Chinese Qur'an (China, 17th century) - Written in a particularly Chinese form of Arabic calligraphy and with decorations modeled after a Chinese latern.

 

 

 

 

Distinguished Correspondent
Joseph_F
Posts: 271
Registered: ‎03-05-2009
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Re: Sacred: Rare scriptures from the British Library

As always, click the pictures for larger versions.

 

Gospels in Coptic and Arabic (Egypt, 1308)

 


 

The gospels had been translated into Coptic by the 3rd century, and into Arabic by the 8th or 9th century.

 

 

Early Kufic Qur'an (Near East, 9th century)

 


 

This is written in kufic, a form of Arabic calligraphy. Red dots are vowels, green dots are parts of the letter, and gold ornaments are ends of verses.

 

ONE OF THE MOST INTERESTING DOCUMENTS IN THE COLLECTION:

Unsigned Papal Bull Uniting the Latin and Greek Churches (Florence, 1439)

 


 

This document was the result of an ecumenical council aimed at uniting the Catholic and Greek Orthodox churches. It is mostly concerned with outlining a workable shared theology on questions such as the importance of the Holy Spirit and the exact organization of the afterlife. The left hand side, written in Latin, has been signed by several Papal authorities and sealed by the Pope. The right hand side, written in Greek, was never signed, and the union never happened.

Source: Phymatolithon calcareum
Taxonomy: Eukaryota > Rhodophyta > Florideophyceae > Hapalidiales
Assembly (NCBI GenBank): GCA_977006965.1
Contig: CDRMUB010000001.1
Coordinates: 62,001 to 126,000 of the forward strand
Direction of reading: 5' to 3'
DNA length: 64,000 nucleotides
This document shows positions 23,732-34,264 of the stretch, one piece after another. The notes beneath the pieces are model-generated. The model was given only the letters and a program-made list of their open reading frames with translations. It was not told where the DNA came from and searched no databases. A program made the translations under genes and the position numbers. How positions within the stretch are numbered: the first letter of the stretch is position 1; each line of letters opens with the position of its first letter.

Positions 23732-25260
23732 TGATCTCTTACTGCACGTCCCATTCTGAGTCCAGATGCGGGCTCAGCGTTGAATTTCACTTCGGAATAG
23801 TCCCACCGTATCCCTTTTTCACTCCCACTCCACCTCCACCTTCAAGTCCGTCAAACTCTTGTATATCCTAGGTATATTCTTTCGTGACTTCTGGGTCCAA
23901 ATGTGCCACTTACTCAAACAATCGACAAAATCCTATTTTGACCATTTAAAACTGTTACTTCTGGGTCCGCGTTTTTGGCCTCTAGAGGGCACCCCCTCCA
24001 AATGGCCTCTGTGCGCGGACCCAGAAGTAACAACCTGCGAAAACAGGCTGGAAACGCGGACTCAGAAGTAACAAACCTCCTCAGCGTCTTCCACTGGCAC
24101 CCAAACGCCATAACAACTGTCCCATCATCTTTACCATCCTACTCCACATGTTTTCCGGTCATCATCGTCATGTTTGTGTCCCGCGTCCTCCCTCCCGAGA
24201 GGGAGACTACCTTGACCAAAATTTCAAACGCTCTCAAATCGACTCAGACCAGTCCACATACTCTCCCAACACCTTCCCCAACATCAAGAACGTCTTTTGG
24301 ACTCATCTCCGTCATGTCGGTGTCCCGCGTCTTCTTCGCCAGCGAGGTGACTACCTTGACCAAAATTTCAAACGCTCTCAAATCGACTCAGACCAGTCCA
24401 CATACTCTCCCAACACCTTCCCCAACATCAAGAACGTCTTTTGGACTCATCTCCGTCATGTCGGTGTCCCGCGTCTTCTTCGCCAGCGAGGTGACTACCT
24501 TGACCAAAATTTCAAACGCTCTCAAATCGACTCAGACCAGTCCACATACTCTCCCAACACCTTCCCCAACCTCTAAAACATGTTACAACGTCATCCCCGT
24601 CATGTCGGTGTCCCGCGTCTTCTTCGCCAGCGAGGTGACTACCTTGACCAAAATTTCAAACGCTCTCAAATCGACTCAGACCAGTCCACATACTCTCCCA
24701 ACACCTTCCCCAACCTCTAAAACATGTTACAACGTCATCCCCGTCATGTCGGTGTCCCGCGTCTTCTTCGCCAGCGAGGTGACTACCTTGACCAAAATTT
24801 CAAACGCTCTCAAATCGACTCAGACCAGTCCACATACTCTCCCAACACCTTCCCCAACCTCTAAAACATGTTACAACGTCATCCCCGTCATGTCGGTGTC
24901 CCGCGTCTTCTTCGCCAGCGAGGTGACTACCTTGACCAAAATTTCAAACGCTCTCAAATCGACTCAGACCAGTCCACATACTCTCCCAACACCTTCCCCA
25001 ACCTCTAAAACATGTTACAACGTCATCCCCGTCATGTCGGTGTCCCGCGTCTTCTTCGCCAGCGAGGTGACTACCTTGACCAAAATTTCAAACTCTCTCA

Inspired Contributor
Choisya
Posts: 10,782
Registered: ‎10-26-2006
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Re: Sacred: Rare scriptures from the British Library

Thanks for taking the trouble to pick out all of those beautiful examples for us Joseph.  Having just come back from my annual visit to Northumberland, I am adding a link to the extraordinary Lindisfarne Gospels.

Distinguished Correspondent
Joseph_F
Posts: 271
Registered: ‎03-05-2009
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Re: Sacred: Rare scriptures from the British Library

[ Edited ]

Some more cool scriptures. As always, click the pictures for larger versions.

 

Monte Cassino Psalter (Italy, 12th century)

 

 

 


 

An Italian illuminated manuscript. The art here is just wild.

 

 

Four Gospels written in gold (France, 9th century)

 


 

This is a copy of the four gospels written entirely in gold. The strangely formatted list you see here is the genealogy of Jesus.

 

Qur'an written in Gold (Morocco, 12th century)

 


 

Accented with colored inks and written on parchment.

Distinguished Bibliophile
Peppermill
Posts: 6,768
Registered: ‎04-04-2007
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Re: Sacred: Rare scriptures from the British Library

Codex Sinaiticus

 

"On July 6, 2009, the world's oldest Bible went digital. The 4th century Codex Sinaiticus manuscript ("the Sinai Book") is one of the most important texts in Christianity, dating to the time of Constantine the Great. Thanks to the Codex Sinaiticus Project, you can now see and read its raw animal-hide pages online. The photographs of the book's pages show not just the written text — an English translation accompanies the original Greek — but also skeletal imprints, insect bites, scar tissue and spilled candle wax. At nearly 800 pages, Sinaiticus is the largest edition of an ancient manuscript ever to hit the Web."